Since August 16, 2016, the SEC has instituted two additional enforcement actions for violations of Rule 21F-17 based on prohibitions contained in severance agreements. First, in the Health Net, Inc., matter, the relevant violations involved release language in severance agreements that required employees to waive their right to any monetary recovery resulting from participating in a whistleblower program, among other issues. As part of the settlement, Health Net agreed to pay a $340,000 civil penalty and to engage in undertakings similar to those in the prior Rule 21F-17 cases. A review of the SEC’s Rule 21F-17 stand-alone cases reveals that the penalties have increased with each matter and that Health Net payed the largest fine to date. More recently, and within a month of OCIE’s Risk Alert, an international beverage conglomerate agreed to pay a civil penalty for violations of Rule 21F-17, among other charges. The Rule 21F-17 violations were related to a liquidated damages provision in the company’s separation agreement that did in fact cause an employee to stop communicating with the SEC until he received a subpoena. In this case, the primary charges involved books and records violations and internal control infractions that arose under the terms of the Foreign Corrupt Practices Act of 1977. Consistent with one other Rule 21F-17 case, the SEC appears to routinely investigate possible Rule 21F-17 violations while investigating other charges.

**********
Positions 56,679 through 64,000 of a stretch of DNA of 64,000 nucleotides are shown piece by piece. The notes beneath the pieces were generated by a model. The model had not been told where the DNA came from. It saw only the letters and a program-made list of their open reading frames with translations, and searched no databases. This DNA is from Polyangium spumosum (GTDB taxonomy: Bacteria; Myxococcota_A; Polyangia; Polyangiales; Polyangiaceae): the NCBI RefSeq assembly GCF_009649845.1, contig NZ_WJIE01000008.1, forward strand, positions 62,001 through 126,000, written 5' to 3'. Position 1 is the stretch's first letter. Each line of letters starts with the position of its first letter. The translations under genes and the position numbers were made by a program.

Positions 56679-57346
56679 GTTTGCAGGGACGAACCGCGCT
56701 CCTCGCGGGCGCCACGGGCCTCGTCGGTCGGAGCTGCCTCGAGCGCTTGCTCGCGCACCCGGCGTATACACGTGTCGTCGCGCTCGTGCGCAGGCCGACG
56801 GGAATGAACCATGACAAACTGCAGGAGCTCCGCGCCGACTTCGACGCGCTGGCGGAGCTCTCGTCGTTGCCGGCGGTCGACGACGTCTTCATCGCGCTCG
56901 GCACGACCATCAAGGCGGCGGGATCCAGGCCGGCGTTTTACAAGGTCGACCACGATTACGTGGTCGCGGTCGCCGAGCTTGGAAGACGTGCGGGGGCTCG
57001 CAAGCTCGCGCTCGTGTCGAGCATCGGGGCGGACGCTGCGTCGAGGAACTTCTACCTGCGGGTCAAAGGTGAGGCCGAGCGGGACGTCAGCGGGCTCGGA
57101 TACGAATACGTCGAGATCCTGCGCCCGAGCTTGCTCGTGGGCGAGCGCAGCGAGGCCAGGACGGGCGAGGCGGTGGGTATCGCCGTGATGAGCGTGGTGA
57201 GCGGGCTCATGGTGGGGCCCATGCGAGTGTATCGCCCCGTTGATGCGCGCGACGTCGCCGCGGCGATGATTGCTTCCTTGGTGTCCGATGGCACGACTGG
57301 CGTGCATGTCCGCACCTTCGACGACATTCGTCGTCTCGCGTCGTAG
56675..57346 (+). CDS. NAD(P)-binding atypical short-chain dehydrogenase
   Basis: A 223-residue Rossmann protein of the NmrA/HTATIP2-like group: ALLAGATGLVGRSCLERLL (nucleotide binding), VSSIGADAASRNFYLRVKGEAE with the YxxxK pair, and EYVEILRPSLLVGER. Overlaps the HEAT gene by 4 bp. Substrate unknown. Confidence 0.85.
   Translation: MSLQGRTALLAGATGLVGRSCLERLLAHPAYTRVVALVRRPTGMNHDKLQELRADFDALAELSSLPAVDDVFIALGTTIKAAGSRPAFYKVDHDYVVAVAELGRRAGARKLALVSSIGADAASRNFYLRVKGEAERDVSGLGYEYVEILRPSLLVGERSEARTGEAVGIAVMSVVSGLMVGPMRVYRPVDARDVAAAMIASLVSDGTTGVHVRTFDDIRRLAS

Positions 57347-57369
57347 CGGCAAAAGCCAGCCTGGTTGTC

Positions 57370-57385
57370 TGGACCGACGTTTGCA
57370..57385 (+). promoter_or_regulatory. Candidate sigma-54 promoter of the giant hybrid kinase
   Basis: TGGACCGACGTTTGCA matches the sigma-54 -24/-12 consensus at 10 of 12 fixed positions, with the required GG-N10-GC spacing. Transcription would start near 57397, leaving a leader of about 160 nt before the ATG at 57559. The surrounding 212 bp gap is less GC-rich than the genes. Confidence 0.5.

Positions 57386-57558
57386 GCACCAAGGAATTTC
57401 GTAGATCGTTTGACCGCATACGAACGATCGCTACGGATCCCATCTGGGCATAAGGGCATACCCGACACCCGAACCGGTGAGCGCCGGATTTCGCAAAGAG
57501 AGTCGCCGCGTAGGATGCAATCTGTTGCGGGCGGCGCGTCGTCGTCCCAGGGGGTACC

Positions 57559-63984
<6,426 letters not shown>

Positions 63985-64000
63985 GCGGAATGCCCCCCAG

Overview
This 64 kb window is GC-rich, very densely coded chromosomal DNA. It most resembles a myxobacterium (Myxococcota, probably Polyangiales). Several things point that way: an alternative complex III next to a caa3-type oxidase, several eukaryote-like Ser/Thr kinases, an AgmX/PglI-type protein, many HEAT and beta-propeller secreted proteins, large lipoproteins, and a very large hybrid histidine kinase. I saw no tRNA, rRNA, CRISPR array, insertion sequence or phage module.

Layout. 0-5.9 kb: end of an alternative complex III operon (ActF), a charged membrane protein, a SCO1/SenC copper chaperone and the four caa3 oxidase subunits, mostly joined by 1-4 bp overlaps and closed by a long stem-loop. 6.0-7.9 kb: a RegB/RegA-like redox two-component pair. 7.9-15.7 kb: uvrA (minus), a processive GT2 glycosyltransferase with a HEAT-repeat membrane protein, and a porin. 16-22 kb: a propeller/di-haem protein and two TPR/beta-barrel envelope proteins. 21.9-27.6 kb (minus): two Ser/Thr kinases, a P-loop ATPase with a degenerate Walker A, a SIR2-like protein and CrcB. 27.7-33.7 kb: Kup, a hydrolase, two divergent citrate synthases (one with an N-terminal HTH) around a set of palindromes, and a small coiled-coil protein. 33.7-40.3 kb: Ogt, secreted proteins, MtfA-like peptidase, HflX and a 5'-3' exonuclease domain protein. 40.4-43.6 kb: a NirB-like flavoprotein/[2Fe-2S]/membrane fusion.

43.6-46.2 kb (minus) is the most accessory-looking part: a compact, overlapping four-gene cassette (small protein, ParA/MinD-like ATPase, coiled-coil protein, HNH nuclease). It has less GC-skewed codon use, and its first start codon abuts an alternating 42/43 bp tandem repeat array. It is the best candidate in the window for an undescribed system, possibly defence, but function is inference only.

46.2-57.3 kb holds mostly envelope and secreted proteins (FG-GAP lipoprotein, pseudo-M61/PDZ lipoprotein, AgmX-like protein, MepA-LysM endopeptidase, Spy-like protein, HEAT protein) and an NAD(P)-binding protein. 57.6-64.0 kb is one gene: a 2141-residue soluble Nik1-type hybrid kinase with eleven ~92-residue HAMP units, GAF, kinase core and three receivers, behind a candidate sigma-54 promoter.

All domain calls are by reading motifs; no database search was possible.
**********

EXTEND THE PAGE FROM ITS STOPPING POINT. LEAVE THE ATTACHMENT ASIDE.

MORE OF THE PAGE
OCIE’s first Risk Alert of FY2017 puts the investment management and broker-dealer industries on notice that OCIE staff will examine and scrutinizing company documents for Rule 21F-17 compliance. More importantly and not stated in the Risk Alert—when coupled with Enforcement’s ongoing and aggressive interest—this combination indicates that OCIE staff will be looking to refer violations of Rule 21F-17 to their receptive Enforcement colleagues. Thus, investment management and broker-dealer registrants need to be proactive in assessing their risks and in reviewing all agreements, policies and procedures that may create exposure to SEC Rule 21F-17 violations. If there are any potential violations, Registrants should then execute a remediation plan. Cleary, this Risk Alert serves as a “notice,” and registrants who fail to act will likely be subjected to an OCIE referral to Enforcement.